- The Washington Times - Saturday, January 19, 2002

LEVERKUSEN, Germany, Jan 18 (Agence France-Presse) Bayer AG said yesterday that the estimated number of deaths with a possible link to Lipobay, its anti-cholesterol drug that was withdrawn from the market, has risen to 100.
The drug, known as Baycol in the United States, previously was thought to have been linked to 52 deaths. It was pulled from the market in August.
Buried deep in a 252-page filing the company was required to file with the Securities and Exchange Commission as part of its planned listing on the New York Stock Exchange next week was a sentence acknowledging that the number of deaths was twice as high as thought.
"We are currently aware of approximately 100 patients … who have died," it said.
The NYSE listing, originally scheduled for September 2001, was postponed after Bayer shares plunged on news it was withdrawing the drug from the market.
The German drug giant voluntarily pulled the product after increasing reports of side effects of muscular weakness, or rhabdomyolysis, especially in patients being simultaneously treated with another drug called gemfibrozil.
Bayer faces lawsuits in the United States and Europe from patients seeking damages. The company insists the claims are groundless and that it worked closely with regulators on both sides of the Atlantic.
At the height of the debacle in August, Bayer had estimated the number of deaths possibly linked with Lipobay/Baycol at 52 worldwide.
The higher figure sparked a new sell-off in Bayer's shares in Frankfurt yesterday.
Bayer closed 1.1 percent lower at $31.28, off an intraday low of $30.60.
The company was forced to withdraw Lipobay previously regarded as one of its most promising products after news emerged that people who had taken it in combination with another drug had died.
The mixture appeared to cause rhabdomyolysis, a serious muscle-wasting condition that in some cases can lead to life-threatening kidney failure.
Bayer said in its SEC filing that on top of the 100 cases in which patients had died, it was also aware of about 1,600 patients "assessed with nonfatal cases of rhabdomyolysis."
In November, Bayer estimated that the withdrawal of the drug alone could hit 2001 earnings by as much as $792 million.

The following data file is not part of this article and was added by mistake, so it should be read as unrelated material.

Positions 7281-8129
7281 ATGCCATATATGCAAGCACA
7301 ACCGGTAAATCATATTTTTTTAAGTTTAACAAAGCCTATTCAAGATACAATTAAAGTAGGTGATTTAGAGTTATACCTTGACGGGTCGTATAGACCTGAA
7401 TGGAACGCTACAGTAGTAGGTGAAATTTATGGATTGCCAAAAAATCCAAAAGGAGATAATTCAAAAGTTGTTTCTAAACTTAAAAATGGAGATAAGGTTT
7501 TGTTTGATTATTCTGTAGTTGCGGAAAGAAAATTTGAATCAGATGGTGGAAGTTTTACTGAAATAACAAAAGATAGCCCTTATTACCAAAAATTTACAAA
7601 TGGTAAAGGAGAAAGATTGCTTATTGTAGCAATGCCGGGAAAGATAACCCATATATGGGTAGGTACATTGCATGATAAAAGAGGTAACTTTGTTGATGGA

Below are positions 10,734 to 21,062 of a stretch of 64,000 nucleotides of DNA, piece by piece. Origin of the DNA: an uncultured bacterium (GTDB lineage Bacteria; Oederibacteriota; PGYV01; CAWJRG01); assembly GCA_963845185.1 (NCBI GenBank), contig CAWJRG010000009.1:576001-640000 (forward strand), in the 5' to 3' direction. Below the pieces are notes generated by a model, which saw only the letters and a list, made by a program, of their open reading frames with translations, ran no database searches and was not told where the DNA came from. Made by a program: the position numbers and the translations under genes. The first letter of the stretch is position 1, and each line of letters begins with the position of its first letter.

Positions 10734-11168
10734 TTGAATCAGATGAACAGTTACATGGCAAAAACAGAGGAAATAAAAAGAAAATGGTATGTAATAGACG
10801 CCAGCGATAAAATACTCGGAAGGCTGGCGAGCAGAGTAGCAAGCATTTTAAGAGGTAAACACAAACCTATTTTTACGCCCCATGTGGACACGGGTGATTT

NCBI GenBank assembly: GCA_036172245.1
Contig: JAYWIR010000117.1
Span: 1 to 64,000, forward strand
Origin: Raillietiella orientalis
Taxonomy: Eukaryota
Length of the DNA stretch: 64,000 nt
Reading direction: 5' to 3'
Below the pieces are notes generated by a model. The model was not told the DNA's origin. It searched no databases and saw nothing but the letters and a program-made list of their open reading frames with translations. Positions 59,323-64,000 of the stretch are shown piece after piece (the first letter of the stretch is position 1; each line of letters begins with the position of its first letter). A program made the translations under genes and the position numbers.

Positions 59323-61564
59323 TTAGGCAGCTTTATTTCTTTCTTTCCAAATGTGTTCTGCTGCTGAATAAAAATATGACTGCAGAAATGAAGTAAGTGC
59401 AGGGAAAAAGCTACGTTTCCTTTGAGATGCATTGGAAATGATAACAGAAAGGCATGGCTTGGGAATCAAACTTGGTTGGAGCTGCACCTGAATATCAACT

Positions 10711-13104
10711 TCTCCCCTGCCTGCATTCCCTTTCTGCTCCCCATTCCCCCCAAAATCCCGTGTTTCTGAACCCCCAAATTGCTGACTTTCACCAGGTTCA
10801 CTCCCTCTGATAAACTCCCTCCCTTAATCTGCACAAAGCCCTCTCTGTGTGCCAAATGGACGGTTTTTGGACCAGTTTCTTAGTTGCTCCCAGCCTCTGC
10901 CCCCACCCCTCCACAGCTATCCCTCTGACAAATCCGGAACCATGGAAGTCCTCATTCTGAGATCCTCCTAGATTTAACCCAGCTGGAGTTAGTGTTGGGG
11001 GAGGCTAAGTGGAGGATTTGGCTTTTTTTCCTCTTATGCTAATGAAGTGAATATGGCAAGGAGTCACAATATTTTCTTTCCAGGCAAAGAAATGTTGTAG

But the company also could face further billions of dollars in litigation.
On Monday, German lawyer Michael Witti said he would file a class-action suit in the United States on behalf of German victims of Lipobay.
Mr. Witti said he was filing the suit in Minnesota rather than in Germany because damage payments were often larger in the United States.
He said he was representing 2,000 German victims and expected payments of billions of dollars.
Last year, U.S. lawyer Edward Fagan estimated that all of the estimated 700,000 Americans who took Lipobay could potentially seek damages in what could become "one of the largest litigation efforts in pharmaceutical history."
Lipobay was already the reason for Bayer's decision to set back its Wall Street listing from September to Jan. 24. So the latest news could hardly come at a worse time, analysts said.
"It's not the best time to go to Wall Street, because the problems connected with Lipobay litigation and the sudden departure of their pharmaceuticals chief are hardly going to boost investor confidence," said WestLB analyst Andreas Theisen.
An analyst at WGZ Bank, Leslie Zacher, agreed.
"If you open any U.S. newspaper, you'll find loads of ads from law firms looking for Lipobay patients to go to court," she said.
Analysts suggested Bayer might attempt to shift the spotlight away from such issues by announcing a high-profile tie-up in the area of pharmaceuticals, most likely a plasma products deal with Aventis-Behring.
Bayer needs a NYSE listing because it will provide the key to one of the world's biggest and most important capital markets.
It also will broaden the group's international shareholder base.

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